In an introductory module of his How to Price Better than Your Competitors for Successful Market Access course, CELforPharma faculty members Gary Johnson and Sam Johnson confront the audience with pricing terms that are often misunderstood in pharma and consequently often incorrectly used interchangeably.
See for yourself whether you know the difference between the following terms:
What is the difference between these commonly misused pricing terms in pharma:
Cross border trade
International reference pricing
National reference pricing
Cross border trade
Often (but not always) used to mean importing pharmaceuticals for personal use.
Commercial movement of pharmaceuticals from one country to another by parties other than the manufacturer.
Often (but not always) taken to mean a fixed percentage of cost of product or service paid by an insured patient. So, patient pays more as price increases.
Fixed contribution to the cost of a product or service paid by an insured patient. So patient pays the same as price increases.
A price reduction made at the time of invoicing.
A (partial) refund after a purchase has been made (usually conditional on something e.g. whether patient responds to treatment).
A seller’s (often gross) profit expressed as a percentage of their selling price.
A seller’s gross profit expressed as a percentage of their purchasing price (so, usually applies to re-sellers).
The percentage change in volume caused by a 1% increase in price. This is a mathematically precise term.
The importance customers place on price – an imprecise term.
All strengths (e.g. 100 mg, 50 mg …) for a given pharmaceutical priced the same.
Same price in different countries.
International reference pricing (also known as external reference pricing)
Comparing prices of the same pharmaceutical in different countries when setting prices.
National reference pricing (also known as internal reference pricing)
Comparing the prices of different but similar pharmaceuticals in the same country when setting prices.
What a customer pays. Because there are different customers up the distribution chain and because prices can be quoted before or after discounts/rebates, there are many “prices” and “price” always has to be defined precisely.
The worth of what the customer gets.
Passively taking the price set by a customer (implying little or no pricing power).
Actively setting the price for a pharmaceutical (implying some measure of pricing power).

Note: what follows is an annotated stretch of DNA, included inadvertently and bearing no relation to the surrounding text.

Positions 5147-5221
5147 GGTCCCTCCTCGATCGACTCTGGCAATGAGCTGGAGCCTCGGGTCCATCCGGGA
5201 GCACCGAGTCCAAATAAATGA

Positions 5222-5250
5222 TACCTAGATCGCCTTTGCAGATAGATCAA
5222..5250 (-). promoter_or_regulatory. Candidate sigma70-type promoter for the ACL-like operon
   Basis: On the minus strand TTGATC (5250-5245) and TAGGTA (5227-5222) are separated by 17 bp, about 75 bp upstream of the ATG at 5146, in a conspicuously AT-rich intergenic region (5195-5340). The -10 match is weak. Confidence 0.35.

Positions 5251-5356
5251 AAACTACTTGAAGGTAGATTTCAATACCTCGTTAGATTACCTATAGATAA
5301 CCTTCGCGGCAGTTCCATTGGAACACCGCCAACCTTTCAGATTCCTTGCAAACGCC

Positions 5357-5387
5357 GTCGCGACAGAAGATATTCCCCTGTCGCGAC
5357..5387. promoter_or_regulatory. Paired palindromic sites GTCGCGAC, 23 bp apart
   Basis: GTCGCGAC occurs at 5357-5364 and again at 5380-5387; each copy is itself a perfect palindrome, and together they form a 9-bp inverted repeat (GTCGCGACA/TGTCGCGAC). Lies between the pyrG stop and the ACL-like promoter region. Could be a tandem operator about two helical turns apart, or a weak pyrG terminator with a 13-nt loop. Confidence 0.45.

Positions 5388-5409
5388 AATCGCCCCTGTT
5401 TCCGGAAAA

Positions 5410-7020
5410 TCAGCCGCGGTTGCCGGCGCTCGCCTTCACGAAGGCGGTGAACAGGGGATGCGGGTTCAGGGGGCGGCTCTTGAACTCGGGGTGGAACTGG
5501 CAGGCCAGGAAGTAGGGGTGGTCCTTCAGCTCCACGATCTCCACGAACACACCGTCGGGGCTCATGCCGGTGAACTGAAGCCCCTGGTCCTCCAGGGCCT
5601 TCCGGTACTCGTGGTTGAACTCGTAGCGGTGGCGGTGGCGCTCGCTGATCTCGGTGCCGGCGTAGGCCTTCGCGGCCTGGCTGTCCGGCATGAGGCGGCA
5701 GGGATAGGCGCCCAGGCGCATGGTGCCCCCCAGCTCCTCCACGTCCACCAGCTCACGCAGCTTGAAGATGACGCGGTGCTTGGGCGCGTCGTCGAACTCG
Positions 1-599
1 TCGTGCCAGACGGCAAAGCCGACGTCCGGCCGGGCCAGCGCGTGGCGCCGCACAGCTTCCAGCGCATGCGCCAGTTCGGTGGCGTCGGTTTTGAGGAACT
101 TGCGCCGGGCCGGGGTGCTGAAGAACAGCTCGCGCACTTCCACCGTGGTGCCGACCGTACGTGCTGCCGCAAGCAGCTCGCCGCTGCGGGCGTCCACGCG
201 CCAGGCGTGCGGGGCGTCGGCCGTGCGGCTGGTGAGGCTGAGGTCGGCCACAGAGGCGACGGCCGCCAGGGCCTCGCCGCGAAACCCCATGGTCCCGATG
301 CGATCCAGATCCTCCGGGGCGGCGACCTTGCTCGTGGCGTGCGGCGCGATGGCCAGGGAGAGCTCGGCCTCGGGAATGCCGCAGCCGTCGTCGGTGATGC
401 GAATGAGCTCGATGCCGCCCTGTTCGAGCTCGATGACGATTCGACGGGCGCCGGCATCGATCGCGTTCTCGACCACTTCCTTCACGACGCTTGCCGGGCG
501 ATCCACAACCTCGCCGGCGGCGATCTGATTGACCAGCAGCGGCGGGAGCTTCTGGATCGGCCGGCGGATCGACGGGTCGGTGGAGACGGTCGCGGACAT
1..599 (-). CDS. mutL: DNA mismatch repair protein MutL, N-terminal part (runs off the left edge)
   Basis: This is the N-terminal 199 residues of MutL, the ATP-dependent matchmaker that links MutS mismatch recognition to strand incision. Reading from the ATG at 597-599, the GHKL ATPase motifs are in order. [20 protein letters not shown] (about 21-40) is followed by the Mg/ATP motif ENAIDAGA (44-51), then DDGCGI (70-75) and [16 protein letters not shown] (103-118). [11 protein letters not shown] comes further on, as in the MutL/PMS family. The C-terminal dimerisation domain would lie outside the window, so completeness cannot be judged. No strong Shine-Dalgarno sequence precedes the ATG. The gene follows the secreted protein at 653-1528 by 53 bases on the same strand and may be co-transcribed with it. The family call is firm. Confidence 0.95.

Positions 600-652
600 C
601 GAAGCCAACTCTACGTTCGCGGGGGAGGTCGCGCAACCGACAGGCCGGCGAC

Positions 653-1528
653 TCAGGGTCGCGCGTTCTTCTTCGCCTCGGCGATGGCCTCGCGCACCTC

Did you know all of those?
Below is another list of often misused terms that Gary discusses during his pharma pricing course:
What is the correct meaning of the following commonly misused pricing terms in pharma?
Ex-factory price (aka ex-manufacturer price, list price)
Formulary (aka positive list) vs. negative list
Demand vs. supply side price controls
Minimum noticeable price difference
Top up insurance
The manufacturer's posted/list price. May be very different to the net price after discounts/rebates etc. Common mistake is to use this in pricing analysis because it is easy to see. Net price after discounts and rebates may be harder to assess. But, always better to be approximately correct than precisely wrong!
A list of products that is reimbursed or paid for by a third-party payer. Formularies started in hospitals and then spread to the retail sector.
A list of products that is not reimbursed or paid for by a third-party.
Demand side price controls
Measures that dissuade prescribers of a product from using (e.g. high co-pays).
Supply side price controls
Dictating what a manufacturer is allowed to charge for a pharmaceutical (e.g. Spain).
Smallest price differential that causes change in market behaviour. Often the percentage change in price that is noticed is the same as the percentage change in, say, the brightness of a color that can be noticed. So, this taps into something fundamental in human perception.
A formulary with different levels (tiers) whereby patients contribute increasing amounts to the cost of the drug as the tier level increases. Payers use a tiered formulary to encourage patients to use more cost-effective drugs.
Someone who determines whether a drug is paid for. Many market players can act as payers, depending on circumstances. For example, payers can include national pricing/reimbursement authorities, hospital formulary committees, doctors with prescribing budgets, patients paying out-of-pocket.
A graphical representation of how the volume of a product sold varies as its price is varied. Often the result of interaction of how different market players interact. For example, increasing the price may induce payers to take measures to dissuade prescribers from using. In the face of payers' measures, prescribers may be more inclined to reduce usage for a low-benefit drug than for a high-benefit drug.
Customer knowledge of actual prices. Often pricing research mistakenly implicitly assumes that respondents carry a full price list of all products in their heads at all times.
Usually private insurance to cover the proportion of medical costs not covered by public insurance. For example, common in France to cover the percentage of drug costs not covered by public insurance.